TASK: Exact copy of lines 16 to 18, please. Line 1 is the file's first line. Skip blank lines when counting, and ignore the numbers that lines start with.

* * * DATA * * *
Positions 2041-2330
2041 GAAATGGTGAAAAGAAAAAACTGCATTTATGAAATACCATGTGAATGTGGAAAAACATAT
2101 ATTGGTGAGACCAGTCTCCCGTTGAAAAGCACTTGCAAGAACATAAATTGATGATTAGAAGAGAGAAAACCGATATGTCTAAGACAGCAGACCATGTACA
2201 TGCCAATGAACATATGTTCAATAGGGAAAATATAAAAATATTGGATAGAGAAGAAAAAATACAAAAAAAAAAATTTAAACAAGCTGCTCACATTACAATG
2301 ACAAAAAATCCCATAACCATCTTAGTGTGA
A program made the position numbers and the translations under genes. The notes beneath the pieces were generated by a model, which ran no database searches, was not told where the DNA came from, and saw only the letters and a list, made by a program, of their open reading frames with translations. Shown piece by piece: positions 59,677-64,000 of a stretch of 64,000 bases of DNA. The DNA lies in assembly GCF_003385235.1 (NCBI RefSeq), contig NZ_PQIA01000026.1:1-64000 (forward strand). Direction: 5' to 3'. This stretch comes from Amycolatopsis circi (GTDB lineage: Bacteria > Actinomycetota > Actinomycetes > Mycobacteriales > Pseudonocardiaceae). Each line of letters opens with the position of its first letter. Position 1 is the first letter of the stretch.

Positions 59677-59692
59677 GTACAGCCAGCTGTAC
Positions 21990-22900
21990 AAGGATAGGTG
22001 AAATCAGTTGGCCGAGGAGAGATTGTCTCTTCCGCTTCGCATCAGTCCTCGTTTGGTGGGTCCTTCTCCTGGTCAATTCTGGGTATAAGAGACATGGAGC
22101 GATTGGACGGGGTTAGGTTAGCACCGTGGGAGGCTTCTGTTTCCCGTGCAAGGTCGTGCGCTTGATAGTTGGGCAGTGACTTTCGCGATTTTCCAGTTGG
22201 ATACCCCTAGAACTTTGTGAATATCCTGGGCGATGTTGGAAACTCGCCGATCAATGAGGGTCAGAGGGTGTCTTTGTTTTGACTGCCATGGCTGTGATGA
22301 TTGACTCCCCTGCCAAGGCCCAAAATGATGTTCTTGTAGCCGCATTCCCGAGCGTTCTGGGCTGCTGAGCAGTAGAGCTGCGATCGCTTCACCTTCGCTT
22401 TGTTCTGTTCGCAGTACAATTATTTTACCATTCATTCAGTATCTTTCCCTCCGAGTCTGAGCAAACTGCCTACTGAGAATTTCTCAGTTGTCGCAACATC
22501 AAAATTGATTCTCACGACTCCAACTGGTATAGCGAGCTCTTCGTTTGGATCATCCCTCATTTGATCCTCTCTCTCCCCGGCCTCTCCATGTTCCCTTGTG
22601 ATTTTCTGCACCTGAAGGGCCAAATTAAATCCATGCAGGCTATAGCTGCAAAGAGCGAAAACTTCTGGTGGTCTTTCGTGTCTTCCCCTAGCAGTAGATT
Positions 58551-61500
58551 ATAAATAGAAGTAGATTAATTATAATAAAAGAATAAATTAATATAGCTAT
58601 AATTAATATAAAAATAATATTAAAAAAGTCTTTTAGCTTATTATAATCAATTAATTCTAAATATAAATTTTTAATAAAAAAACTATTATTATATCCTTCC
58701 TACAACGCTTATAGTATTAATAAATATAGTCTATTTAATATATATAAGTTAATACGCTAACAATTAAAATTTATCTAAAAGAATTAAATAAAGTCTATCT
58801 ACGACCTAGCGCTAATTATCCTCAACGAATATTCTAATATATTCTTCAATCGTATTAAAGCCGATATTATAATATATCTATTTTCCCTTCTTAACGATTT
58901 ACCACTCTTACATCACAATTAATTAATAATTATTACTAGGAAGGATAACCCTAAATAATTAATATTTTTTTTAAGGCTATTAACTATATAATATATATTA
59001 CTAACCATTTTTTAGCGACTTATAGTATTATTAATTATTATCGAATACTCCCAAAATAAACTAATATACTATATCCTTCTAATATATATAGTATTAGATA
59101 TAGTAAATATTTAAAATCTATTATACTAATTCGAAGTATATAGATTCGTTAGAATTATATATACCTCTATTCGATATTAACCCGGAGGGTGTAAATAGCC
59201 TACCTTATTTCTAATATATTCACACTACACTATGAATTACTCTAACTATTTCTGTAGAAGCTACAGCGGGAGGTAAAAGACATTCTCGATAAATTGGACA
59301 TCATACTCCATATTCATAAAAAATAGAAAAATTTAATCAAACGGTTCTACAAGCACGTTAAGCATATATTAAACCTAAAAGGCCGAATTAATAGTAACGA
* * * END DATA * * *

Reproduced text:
22501 AAAATTGATTCTCACGACTCCAACTGGTATAGCGAGCTCTTCGTTTGGATCATCCCTCATTTGATCCTCTCTCTCCCCGGCCTCTCCATGTTCCCTTGTG
22601 ATTTTCTGCACCTGAAGGGCCAAATTAAATCCATGCAGGCTATAGCTGCAAAGAGCGAAAACTTCTGGTGGTCTTTCGTGTCTTCCCCTAGCAGTAGATT
Positions 58551-61500